Don’t try too hard to be funny.
Don’t announce that you are now being funny.
Do not force it if this does not come naturally to you.
Find your own way of expressing the humor you feel in life.
Remembering that the best laugh comes from the surprise at the end of a good story, therefore, experiment with the best way to say that.
That’s also how to remember a good joke or story you’ve heard: Remember the punch line. If you remember that exactly right, you can recall the rest of the story by working backward in it. But the greatest single thing about telling a joke is getting the punch line right.
Again, though, surprise your hearers with it.
My granddaughter was six and we were at the swing in her front yard, doing what grandpas and little darlings do. We were singing and laughing and cutting up. At one point she said, “We’re being silly, aren’t we, grandpa.” I said, “Yes, we are. Why do we like to be so silly?”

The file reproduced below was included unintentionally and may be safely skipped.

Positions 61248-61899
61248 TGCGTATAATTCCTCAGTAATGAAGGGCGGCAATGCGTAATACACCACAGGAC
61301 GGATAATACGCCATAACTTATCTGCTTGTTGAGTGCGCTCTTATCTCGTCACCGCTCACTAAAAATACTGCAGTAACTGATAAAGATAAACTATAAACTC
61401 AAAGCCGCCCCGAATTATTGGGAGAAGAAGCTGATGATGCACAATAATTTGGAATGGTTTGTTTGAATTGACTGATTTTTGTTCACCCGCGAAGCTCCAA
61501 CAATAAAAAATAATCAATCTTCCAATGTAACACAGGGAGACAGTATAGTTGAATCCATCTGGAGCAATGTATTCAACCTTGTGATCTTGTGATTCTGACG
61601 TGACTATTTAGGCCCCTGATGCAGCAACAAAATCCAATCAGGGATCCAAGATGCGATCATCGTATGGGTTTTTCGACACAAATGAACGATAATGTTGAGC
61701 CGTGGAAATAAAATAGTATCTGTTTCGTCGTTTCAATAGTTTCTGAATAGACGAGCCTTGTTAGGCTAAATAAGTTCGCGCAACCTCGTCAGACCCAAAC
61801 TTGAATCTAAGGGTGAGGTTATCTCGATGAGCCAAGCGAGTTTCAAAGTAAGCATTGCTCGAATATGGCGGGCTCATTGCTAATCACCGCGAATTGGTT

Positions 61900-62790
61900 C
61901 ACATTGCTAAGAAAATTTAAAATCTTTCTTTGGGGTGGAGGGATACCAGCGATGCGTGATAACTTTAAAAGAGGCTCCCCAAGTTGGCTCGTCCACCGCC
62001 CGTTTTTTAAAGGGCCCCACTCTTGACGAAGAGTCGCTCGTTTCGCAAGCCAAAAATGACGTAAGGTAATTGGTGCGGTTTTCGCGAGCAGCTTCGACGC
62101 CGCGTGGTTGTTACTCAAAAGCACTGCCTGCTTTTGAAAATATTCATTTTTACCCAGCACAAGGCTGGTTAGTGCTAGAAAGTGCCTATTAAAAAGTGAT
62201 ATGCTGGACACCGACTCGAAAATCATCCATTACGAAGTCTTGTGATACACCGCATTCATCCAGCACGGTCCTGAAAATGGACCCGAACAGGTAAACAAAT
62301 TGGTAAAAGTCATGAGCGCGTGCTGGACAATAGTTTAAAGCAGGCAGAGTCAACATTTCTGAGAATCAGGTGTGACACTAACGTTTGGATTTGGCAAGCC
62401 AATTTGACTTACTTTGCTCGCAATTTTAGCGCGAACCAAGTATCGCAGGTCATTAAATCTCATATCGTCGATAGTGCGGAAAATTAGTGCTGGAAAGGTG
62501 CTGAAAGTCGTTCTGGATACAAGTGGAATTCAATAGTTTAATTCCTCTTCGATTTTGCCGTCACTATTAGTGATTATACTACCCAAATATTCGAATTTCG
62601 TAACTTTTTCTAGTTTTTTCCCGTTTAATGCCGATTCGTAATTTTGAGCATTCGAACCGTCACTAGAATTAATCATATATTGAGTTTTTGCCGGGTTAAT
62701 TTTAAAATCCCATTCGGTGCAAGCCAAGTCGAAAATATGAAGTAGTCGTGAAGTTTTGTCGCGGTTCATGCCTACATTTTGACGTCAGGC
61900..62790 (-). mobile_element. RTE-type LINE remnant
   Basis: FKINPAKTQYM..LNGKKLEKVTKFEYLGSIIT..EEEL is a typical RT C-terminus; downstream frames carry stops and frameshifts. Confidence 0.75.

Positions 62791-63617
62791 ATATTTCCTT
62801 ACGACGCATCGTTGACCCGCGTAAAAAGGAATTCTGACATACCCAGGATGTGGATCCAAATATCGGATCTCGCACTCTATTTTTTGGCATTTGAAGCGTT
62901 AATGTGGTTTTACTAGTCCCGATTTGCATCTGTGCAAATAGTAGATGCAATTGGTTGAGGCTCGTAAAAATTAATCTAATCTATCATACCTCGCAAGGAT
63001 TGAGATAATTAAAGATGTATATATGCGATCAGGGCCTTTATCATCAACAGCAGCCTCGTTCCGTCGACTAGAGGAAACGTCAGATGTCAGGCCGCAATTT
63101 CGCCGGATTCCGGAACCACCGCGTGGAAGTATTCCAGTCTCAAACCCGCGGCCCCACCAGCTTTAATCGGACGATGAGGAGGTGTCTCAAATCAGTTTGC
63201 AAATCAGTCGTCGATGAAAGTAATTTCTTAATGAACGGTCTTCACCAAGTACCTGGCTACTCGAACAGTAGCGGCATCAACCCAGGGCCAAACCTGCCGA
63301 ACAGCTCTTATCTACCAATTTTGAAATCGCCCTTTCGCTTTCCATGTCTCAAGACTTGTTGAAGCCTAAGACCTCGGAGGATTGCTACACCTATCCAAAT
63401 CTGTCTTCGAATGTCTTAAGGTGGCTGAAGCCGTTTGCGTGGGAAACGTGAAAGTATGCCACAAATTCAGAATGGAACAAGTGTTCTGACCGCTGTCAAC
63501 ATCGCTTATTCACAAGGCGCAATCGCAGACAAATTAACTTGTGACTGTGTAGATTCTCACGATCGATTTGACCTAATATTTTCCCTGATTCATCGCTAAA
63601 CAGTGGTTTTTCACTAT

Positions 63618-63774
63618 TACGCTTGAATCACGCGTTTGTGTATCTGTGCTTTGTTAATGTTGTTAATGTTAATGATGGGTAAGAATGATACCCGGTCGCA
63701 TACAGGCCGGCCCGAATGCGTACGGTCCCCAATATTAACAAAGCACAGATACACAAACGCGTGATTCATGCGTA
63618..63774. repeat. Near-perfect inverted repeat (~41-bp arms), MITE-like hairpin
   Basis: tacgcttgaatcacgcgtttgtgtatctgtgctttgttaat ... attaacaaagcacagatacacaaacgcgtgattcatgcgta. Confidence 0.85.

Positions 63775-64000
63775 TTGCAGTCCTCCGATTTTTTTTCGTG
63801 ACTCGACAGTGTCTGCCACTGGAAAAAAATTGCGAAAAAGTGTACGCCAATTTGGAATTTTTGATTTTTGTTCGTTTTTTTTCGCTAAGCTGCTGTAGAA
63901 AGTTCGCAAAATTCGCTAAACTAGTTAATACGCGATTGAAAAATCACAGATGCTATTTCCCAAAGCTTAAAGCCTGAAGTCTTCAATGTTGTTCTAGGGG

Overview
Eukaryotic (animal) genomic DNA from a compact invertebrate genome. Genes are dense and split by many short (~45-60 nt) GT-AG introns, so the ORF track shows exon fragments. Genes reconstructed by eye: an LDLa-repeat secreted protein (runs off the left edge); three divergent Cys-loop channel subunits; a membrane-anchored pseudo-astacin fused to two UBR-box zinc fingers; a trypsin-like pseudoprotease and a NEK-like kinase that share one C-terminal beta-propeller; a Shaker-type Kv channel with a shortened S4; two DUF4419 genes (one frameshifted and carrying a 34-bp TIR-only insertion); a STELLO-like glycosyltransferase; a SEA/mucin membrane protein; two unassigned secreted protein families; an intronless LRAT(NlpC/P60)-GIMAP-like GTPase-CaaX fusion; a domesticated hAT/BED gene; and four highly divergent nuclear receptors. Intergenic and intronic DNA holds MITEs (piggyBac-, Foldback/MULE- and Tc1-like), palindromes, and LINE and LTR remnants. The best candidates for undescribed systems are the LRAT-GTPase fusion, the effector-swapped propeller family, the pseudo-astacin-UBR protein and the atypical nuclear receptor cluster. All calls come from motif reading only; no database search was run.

She said, “It’s a family tradition.”
Complete surprise, totally out of left field. And a perfect story. It’s brief, it’s cute (people love children stories), and it fits any number of situations. I tell it when I’m talking to seniors about their grandchildren, when I’m talking to groups about humor, and when I’m preaching on the family (“That’s a great tradition to have. What is your family tradition?”)
In telling it, however, I must not let myself signal ahead of time that “Okay, cute story coming up” or “Speaking of family traditions….”
Just tell it. The story will do the work.